This reflection is meant as a case study for understanding and then addressing the issue of threatened Latin programs across the country. I will lay out the factors and steps that led to the initial decision to drop the program, those that we discovered were critical in the eventual success of the resistance effort, and roles that a college or university Classics programs can play to retain their comrade programs, which cultivate many eventual Classics students and majors. 


Figure 1: Monmouth-Roseville High School in Monmouth, IL. Photo Credit: Robert Holschuh Simmons.

Background on the situation at Monmouth-Roseville 

View full article. | Posted in on Thu, 09/12/2019 - 8:49pm by Robert Holschuh Simmons.

Sailing with the Gods: Religion and Maritime Mobility in the Ancient World

           Sponsored by: The Society for Ancient Mediterranean Religions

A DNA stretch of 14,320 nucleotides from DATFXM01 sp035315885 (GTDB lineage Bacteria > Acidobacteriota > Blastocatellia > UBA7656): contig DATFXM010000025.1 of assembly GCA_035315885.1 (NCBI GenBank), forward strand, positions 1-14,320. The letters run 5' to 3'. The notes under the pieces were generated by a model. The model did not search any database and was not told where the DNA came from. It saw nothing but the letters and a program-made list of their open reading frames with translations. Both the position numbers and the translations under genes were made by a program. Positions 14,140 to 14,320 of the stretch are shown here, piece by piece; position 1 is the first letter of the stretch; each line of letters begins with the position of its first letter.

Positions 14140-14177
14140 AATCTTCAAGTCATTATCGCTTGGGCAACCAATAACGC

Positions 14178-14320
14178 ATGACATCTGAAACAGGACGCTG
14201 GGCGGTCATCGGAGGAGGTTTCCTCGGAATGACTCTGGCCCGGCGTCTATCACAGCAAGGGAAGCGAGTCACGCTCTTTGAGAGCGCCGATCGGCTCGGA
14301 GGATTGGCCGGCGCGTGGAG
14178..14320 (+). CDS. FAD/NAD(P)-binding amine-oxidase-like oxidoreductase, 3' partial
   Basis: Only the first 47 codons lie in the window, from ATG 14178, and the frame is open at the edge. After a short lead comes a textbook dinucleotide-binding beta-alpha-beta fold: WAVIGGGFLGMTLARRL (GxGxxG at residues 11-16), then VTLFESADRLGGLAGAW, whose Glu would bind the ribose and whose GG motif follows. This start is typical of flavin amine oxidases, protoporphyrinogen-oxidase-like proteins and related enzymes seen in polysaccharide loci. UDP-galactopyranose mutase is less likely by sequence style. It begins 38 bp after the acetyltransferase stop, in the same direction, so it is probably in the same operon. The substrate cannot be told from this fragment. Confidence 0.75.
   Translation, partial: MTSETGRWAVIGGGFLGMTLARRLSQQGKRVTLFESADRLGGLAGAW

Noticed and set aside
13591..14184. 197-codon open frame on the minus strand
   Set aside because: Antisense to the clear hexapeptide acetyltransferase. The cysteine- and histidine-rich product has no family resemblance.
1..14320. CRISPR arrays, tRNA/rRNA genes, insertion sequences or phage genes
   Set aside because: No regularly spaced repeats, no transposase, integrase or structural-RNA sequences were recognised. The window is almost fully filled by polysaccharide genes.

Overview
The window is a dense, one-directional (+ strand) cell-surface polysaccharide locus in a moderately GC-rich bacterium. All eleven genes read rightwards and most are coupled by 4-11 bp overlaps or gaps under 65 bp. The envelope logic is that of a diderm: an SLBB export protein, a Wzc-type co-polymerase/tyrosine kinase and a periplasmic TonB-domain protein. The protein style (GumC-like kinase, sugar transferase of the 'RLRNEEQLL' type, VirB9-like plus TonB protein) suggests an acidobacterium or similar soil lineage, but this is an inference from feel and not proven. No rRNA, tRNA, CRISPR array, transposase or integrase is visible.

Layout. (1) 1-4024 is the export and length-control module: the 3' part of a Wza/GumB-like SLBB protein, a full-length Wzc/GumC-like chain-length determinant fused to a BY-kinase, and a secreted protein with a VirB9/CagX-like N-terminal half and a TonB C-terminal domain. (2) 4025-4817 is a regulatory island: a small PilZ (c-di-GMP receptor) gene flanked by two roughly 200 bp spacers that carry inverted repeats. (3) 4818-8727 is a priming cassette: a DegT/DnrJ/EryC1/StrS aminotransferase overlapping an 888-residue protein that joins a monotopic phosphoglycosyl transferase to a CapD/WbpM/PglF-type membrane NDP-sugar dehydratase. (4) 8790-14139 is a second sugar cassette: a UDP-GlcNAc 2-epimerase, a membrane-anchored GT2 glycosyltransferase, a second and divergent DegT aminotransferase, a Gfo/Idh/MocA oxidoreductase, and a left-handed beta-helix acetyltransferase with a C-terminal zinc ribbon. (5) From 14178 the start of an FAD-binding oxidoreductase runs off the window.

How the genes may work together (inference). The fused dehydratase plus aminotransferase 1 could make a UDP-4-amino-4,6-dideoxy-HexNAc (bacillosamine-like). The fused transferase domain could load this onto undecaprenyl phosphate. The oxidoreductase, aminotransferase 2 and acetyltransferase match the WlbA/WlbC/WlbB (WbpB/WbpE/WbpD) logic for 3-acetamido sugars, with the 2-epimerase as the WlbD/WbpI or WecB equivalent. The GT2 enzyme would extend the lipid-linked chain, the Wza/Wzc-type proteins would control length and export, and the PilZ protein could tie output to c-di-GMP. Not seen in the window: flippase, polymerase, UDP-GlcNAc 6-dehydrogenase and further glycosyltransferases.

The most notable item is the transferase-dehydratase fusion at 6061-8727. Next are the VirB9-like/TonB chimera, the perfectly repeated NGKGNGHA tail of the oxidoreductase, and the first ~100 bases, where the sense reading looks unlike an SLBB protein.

Location: Grand Hotel Excelsior, Floriana, Malta

           Dates: June 17-21, 2020

           Ritual practices dedicated to maritime success appear across a wide span of human cultural history, from the Mediterranean to the North Sea, Southeast Asia across the Pacific to the west coast of the Americas. Culturally-constructed seafaring rituals could be seen as spiritual or superstitious, and respond to the combination of risk and profit endemic in even short voyages by water. Maritime religion infuses all water-borne contact across cultural boundaries; the crafts of those who build rafts, canoes, and sailing vessels; navigational skills which may reach back to ancestors who have faded into cultural legend; and myriad mnemonic and naming strategies extending to littoral markers and celestial patterns. Mythic and ritual responses are accordingly complex, ranging from apotropaia to the divine authorization of civic structures, shipboard shrines and functional epithets which could link divinities, heroes and nearly-deified rulers to the control of the waves and winds.

View full article. | Posted in Calls for Papers on Mon, 09/09/2019 - 2:33pm by Erik Shell.